In 1930, facing only a mild recession, US President Hoover ignored warning pleas in a petition by 1028 prominent economists and signed the notorious Smoot-Hawley Act, which raised some tariffs to 100% levels. Within a year, over 25 other governments had retaliated by passing similar laws. The result? World trade came to a grinding halt, and the entire world was plunged into the "Great Depression" for the rest of the decade. The depression in turn led to World War II.
History is not lacking in other examples of cold trade wars escalating into hot shooting wars:
- Europe suffered from almost non-stop wars during the 17th and 18th centuries, when restrictive trade policy (mercantilism) was the rule; rival governments fought each other to expand their empires and to exploit captive markets.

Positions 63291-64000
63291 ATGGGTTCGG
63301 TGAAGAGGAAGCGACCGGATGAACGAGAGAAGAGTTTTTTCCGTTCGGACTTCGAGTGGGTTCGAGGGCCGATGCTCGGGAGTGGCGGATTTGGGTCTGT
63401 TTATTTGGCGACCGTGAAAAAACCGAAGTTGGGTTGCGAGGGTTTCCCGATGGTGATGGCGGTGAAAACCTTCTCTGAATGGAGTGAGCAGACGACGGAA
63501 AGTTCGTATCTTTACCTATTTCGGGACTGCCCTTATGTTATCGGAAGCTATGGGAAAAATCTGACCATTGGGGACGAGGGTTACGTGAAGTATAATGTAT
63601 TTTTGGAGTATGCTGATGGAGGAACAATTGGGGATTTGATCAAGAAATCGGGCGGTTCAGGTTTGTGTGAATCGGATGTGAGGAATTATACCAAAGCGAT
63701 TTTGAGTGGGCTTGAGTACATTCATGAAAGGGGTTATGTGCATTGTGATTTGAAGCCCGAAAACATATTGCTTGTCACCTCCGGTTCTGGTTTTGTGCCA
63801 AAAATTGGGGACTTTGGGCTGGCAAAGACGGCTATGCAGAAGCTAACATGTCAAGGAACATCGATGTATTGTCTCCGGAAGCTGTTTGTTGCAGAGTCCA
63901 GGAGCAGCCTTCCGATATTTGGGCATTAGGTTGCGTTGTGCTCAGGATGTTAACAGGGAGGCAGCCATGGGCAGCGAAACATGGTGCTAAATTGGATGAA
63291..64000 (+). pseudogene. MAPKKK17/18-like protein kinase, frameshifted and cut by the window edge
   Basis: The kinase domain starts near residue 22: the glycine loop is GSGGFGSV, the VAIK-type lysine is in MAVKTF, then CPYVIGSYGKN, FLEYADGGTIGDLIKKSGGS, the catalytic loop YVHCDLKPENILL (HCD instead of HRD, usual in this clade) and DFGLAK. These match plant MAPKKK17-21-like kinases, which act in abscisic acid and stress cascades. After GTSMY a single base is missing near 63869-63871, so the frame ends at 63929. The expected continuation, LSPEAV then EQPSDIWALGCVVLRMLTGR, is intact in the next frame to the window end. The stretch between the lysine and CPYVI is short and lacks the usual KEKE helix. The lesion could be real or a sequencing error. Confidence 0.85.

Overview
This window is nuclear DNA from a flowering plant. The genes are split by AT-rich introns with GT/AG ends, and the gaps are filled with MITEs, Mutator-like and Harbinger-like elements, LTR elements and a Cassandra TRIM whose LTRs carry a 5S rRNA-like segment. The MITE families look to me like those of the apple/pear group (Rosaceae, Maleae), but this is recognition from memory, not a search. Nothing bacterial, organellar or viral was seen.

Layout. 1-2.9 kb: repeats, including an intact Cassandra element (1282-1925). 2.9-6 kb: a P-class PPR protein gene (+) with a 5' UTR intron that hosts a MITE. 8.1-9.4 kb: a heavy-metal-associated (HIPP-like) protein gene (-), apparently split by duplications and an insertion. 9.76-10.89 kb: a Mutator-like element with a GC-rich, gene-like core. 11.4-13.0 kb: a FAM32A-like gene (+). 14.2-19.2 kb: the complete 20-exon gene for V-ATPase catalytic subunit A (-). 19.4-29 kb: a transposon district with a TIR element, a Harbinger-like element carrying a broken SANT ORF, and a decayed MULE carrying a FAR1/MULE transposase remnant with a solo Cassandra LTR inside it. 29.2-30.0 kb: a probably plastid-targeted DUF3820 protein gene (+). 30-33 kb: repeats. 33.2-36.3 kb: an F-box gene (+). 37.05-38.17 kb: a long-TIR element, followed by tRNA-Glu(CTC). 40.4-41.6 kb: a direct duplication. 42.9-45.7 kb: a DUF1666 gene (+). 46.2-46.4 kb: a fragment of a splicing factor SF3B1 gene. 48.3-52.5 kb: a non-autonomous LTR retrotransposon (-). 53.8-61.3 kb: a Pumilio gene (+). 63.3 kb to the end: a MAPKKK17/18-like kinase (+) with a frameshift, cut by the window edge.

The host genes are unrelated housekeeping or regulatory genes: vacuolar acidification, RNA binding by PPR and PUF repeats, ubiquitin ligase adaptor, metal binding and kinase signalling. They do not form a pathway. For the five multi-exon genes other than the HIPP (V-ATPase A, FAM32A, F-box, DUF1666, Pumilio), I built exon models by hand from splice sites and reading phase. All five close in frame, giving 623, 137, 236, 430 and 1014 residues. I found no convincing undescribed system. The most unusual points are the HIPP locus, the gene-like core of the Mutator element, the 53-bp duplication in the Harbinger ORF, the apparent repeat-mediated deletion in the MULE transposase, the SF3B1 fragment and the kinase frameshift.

- British tariffs provoked the American colonists to revolution, and later the Northern-dominated US government imposed restrictions on Southern cotton exports – a major factor leading to the American Civil War.
- In the late 19th Century, after a half century of general free trade (which brought a half-century of peace), short-sighted politicians throughout Europe again began erecting trade barriers. Hostilities built up until they eventually exploded into World War I.
Those who gain from "protectionist" laws are special-interest groups, such as some big corporations, unions, and farmers' groups – all of whom would like to get away with charging higher prices and getting higher wages than they could expect in a free marketplace. These special interests have the money and political clout for influencing politicians to pass laws and sign Executive Orders favorable to them. Politicians like Barack Obama and Nacy Pelosi in turn play on the fears of uninformed voters to rally support for these laws and protectionist Obamanation Executive Orders.